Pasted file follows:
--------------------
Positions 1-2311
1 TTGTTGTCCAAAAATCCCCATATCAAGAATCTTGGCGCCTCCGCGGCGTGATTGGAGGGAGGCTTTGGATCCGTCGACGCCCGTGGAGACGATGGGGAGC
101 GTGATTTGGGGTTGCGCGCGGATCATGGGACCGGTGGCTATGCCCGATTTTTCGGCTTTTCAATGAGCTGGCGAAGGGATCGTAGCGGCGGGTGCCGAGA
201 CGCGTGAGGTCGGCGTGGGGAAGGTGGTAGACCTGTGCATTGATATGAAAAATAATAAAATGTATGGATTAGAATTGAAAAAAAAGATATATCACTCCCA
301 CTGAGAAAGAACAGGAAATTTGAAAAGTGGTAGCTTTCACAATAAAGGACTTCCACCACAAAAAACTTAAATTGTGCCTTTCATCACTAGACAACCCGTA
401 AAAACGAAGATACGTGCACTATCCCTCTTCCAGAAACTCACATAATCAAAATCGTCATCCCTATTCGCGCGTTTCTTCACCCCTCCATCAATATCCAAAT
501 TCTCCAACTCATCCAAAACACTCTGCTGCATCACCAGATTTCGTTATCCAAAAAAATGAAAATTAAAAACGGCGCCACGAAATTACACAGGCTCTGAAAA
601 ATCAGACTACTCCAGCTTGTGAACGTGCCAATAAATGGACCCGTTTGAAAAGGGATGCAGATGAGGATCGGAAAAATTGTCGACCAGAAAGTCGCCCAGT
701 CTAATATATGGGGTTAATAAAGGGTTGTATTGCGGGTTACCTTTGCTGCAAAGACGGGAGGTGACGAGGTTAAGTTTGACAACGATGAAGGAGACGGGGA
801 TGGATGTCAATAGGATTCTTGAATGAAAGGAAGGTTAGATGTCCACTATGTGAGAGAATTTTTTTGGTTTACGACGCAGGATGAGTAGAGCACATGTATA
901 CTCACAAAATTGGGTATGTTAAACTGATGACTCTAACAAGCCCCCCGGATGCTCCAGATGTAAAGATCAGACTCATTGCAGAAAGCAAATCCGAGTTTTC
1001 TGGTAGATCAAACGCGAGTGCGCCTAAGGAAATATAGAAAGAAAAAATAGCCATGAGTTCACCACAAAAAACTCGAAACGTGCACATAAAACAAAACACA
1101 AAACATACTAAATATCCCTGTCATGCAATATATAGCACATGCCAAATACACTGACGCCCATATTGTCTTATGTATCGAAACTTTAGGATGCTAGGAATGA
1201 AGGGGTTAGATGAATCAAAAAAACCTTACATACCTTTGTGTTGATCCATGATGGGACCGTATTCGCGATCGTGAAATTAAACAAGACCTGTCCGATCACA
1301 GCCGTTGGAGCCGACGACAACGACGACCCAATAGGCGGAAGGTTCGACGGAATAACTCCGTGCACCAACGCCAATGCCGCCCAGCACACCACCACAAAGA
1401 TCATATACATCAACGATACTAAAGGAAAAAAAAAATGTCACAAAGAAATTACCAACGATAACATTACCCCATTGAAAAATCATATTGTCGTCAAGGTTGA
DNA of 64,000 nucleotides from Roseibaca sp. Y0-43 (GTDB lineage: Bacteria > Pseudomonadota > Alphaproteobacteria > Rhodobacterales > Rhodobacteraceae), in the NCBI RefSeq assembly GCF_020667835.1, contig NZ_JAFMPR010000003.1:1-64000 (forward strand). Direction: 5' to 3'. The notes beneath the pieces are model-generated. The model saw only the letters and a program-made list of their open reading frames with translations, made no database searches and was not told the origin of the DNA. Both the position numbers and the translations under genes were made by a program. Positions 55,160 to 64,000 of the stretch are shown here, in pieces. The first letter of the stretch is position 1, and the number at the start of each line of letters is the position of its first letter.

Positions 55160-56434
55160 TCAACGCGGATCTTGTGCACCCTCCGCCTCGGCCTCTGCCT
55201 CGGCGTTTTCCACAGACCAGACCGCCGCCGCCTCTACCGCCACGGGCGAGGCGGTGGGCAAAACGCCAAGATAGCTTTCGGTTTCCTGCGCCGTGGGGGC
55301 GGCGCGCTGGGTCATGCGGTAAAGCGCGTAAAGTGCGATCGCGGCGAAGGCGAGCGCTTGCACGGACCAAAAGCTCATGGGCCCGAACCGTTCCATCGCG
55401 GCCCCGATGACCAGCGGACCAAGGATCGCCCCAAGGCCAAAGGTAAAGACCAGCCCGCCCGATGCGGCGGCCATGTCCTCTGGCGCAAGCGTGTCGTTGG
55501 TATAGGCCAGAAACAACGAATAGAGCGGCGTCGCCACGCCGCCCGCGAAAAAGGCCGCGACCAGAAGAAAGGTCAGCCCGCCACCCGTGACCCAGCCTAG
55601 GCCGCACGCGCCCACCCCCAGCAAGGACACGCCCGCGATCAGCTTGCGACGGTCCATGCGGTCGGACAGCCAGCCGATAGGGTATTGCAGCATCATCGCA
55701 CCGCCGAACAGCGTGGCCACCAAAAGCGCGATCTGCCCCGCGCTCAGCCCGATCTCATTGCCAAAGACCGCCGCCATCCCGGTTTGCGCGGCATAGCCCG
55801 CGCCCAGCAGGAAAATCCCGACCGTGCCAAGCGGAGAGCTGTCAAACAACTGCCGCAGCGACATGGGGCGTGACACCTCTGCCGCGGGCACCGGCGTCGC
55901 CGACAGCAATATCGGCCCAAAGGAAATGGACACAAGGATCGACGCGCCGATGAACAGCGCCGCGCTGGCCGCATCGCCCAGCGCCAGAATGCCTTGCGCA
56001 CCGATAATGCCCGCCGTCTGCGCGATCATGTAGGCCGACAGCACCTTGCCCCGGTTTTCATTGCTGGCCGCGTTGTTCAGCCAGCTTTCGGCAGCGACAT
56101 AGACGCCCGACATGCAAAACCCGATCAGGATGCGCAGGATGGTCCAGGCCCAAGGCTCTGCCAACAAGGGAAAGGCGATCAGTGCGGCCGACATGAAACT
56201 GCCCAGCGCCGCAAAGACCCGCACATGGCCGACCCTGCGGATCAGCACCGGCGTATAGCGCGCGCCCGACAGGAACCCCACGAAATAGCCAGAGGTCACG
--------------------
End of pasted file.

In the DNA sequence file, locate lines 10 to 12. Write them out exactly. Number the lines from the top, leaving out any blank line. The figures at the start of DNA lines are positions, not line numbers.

801 TGGATGTCAATAGGATTCTTGAATGAAAGGAAGGTTAGATGTCCACTATGTGAGAGAATTTTTTTGGTTTACGACGCAGGATGAGTAGAGCACATGTATA
901 CTCACAAAATTGGGTATGTTAAACTGATGACTCTAACAAGCCCCCCGGATGCTCCAGATGTAAAGATCAGACTCATTGCAGAAAGCAAATCCGAGTTTTC
1001 TGGTAGATCAAACGCGAGTGCGCCTAAGGAAATATAGAAAGAAAAAATAGCCATGAGTTCACCACAAAAAACTCGAAACGTGCACATAAAACAAAACACA